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(LEAD) Park In-bee comes up short in bid to win fourth consecutive major

ST ANDREWS, Scotland, Aug. 4 (Yonhap) -- South Korean Park In-bee came up well short in her bid to win her fourth LPGA major in a row on Sunday, finishing tied for 42nd at the Ricoh Women's British Open.

Park closed out the tournament with a 6-over 78 on Sunday at the par-72 Old Course at St Andrews, 14 shots behind the champion, Stacy Lewis of the United States. Park ended her tournament at 6-over 294.

Having captured the first three majors of 2013, Park was trying to become the first golfer, male or female, to win four straight professional majors in the same season.

The world No. 1 opened her quest for the historic grand slam with a solid 3-under 69 on Thursday, but then stumbled to 73-74-78 over the next three rounds.

Park began her final round with a double bogey, and recorded six more bogeys against just two birdies.

Park played under a massive amount of scrutiny all week, and the pressure-packed pursuit of history ultimately got the better of the 25-year-old.

Park said she hadn't thought much about the grand slam before the tournament, but once it got underway, she started to feel the pressure.

She said, however, she still enjoyed the experience.

"I learned so much from this tournament," Park told South Korean reporters afterward. "I've never experienced anything like this, and this tournament gave me the confidence that I can play under any circumstance."

   Park, who entered the tournament ranked first on the LPGA Tour with 28.52 putts per round, lamented that she couldn't adjust to the changing speed of the greens at St. Andrews. She took a whopping 143 putts in her four rounds here, including 40 on the final day.

"The biggest reason that I didn't win this week was that I couldn't figure out the greens," she said. "They were fast yesterday and got slower today."

   Strong gusts of wind suspended the third round play on Saturday, and Park only completed four holes before resuming play early Sunday. She said she was "feeling great" on Saturday and was actually disappointed that play was halted.

In addition to her three majors in 2013 -- the Kraft Nabisco Championship, the Wegmans LPGA Championship and the U.S. Women's Open -- Park has won three other LPGA events. Despite stumbling in Scotland, Park holds a sizeable lead in money and the Player of the Year points race over Lewis.

Park can still win her fourth major in 2013. The Evian Championship, set for Sept. 12 to 15 in France, has been upgraded to a major tournament starting this year. Park won the event last year when it was called the Evian Masters. She said she hopes to build on her experience from the Women's British Open in her preparation for the Evian Championship and future events.

"I have a long career ahead of me," she said. "I will keep trying harder and harder in the future."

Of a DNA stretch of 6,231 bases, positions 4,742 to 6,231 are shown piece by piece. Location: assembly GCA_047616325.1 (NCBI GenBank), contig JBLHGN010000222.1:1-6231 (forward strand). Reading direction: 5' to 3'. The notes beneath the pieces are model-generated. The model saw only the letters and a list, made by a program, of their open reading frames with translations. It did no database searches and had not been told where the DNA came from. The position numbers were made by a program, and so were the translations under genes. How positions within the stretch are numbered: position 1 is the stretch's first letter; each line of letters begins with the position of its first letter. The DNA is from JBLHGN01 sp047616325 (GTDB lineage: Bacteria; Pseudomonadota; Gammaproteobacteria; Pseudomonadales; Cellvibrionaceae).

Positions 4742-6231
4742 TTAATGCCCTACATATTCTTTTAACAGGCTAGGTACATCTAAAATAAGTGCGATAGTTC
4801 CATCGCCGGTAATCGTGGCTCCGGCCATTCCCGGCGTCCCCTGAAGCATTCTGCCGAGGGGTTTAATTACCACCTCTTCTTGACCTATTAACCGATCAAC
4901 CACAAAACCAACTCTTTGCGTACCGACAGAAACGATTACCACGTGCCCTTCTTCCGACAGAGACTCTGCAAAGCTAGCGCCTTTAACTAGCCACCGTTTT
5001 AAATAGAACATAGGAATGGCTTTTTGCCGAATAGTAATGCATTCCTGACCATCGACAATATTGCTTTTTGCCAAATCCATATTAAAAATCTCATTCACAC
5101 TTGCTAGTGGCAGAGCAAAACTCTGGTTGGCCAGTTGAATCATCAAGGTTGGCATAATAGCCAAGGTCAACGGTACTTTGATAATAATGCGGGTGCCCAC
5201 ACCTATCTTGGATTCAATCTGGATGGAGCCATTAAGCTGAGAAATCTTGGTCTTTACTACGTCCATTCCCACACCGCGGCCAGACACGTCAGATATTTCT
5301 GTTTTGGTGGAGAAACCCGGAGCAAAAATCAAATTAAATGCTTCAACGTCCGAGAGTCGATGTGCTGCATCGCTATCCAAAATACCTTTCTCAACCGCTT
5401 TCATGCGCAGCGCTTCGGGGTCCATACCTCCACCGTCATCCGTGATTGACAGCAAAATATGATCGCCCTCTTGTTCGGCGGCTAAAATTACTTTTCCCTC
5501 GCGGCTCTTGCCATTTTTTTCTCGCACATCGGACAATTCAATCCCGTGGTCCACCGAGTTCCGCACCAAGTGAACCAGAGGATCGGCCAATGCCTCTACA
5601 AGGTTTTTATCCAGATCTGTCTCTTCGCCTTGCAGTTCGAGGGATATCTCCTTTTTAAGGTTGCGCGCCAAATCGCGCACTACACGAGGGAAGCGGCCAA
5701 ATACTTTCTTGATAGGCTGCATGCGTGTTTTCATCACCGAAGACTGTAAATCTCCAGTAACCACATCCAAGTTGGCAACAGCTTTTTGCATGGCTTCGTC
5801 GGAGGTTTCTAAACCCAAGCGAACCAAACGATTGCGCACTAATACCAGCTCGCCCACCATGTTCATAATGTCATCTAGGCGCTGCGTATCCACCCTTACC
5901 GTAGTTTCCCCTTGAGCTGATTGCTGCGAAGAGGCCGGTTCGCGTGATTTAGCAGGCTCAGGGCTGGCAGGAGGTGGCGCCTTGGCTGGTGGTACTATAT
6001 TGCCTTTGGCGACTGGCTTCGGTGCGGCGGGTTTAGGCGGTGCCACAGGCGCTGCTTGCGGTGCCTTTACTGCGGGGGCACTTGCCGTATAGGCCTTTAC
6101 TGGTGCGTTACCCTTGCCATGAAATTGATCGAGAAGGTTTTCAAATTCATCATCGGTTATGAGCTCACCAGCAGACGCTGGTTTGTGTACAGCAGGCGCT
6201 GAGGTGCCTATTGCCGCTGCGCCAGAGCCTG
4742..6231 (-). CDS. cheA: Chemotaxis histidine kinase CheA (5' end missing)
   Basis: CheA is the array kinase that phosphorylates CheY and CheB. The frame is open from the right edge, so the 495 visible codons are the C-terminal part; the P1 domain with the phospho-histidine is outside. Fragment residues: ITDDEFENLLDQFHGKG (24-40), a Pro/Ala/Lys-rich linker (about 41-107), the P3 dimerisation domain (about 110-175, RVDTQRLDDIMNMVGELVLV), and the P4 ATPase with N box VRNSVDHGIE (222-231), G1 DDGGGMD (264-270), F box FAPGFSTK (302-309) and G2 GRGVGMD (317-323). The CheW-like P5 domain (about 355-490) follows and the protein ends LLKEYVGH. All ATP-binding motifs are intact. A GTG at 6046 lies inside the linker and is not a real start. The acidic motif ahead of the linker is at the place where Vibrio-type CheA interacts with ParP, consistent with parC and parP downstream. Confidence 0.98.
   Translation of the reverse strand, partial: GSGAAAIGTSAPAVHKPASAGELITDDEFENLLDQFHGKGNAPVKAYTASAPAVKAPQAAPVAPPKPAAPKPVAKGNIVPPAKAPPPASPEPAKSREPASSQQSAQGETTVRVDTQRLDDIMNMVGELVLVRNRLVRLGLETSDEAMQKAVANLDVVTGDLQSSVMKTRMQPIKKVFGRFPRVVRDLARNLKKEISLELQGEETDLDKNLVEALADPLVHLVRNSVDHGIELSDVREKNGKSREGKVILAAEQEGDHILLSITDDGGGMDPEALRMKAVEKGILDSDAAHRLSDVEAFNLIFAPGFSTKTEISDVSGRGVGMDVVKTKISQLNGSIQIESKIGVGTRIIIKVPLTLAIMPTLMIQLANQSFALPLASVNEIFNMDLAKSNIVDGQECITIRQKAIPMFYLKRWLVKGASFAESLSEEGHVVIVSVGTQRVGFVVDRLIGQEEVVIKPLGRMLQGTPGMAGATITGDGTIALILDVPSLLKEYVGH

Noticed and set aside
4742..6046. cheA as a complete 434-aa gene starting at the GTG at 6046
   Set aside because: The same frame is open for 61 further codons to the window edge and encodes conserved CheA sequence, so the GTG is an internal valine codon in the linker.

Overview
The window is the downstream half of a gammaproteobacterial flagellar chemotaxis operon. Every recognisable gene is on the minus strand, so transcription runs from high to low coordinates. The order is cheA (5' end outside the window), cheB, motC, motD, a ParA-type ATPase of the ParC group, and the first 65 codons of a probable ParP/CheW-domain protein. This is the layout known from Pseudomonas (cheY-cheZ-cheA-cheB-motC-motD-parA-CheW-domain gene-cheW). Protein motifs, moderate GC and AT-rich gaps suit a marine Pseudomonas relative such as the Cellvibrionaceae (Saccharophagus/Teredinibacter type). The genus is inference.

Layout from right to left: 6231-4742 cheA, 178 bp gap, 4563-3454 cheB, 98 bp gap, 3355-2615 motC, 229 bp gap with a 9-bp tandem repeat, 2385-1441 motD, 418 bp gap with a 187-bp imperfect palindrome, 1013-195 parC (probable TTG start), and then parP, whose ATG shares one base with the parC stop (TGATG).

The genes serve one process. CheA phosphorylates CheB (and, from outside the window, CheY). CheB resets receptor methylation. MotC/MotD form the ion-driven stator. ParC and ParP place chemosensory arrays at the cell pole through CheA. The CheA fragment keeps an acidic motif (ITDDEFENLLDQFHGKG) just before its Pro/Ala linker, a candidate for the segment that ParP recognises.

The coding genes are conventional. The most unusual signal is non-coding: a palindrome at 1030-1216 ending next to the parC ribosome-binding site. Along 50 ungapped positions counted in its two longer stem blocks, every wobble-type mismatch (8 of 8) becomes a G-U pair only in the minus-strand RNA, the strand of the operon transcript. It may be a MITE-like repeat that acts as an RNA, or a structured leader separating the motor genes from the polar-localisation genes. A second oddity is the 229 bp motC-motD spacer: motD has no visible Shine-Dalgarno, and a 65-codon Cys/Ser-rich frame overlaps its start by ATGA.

Park is scheduled to arrive in South Korea on Tuesday to rest. The LPGA Tour's next stop will be the CN Canadian Women's Open starting on Aug. 22.

Later at her post-tournament press conference, Park said she wants to "relax for two or three days just doing nothing" because she feels exhausted after being "in the center of everything for a week."

   She also conceded that she found it difficult to stay motivated after starting her final round with a double bogey.

"I really tried to push myself to play as good as I can, but the course was playing quite tough," she said. "I didn't really putt well out there today."

   Park may have lost her bid for history but she managed to find time to reflect on her week.

"I've done something amazing this season, winning three (majors) in a row," Park said. "I don't even know if I can do that again. That's going to be really tough. It might take a long time to beat that record."

   She also offered a positive spin on playing under so much pressure all week, saying, "I never had this many people rooting for me. So that has been nice."

   Two other South Korean golfers in the tournament, Choi Na-yeon and Park Hee-young, tied for second behind Lewis at 6-under 282.

Choi blew a three-shot lead with six holes to play on Sunday, closing with a 1-over 73. She got to 9-under with a birdie on the 10th hole, but then committed bogeys on the 13th and 14th, and again on the 17th.

Park also shot a 1-over 73 in the final round. She made three straight bogeys starting on the 12th hole, before salvaging her final round with a birdie on the 16th.

Lewis trailed Choi by three shots at one point but picked up three birdies over her last five holes for her second career LPGA major.

Choi played 36 holes on Sunday following the suspension of the third round on Saturday, and said she felt tired over her final six holes.

"My focus wasn't bad, and I think I missed a lot of putts out there," Choi, world No. 4, told her post-tournament press conference. "I need to keep working on my putting, especially speed. We have one more major tournament, so we'll see."

   Choi admitted she watched the leaderboard down the stretch and felt extra pressure when Lewis started to make her move.

"I watched it a little because I thought I was leading, and then after (my) two bogeys, I thought I have to check," she said. "A couple of holes later, Stacy went up. She got birdies on 17th and 18th. That's huge on this golf course. She was playing better than me. I think that's why she won and I think I have to accept that."

   Lewis snapped the winning streak at LPGA majors by Asian golfers at 10, dating back to the 2011 LPGA Championship. She had been the last non-Asian to win an LPGA major, taking the 2011 Kraft Nabisco Championship. Yani Tseng of Taiwan, Feng Shanshan of China and five different South Koreans claimed all following majors until Lewis' win on Sunday.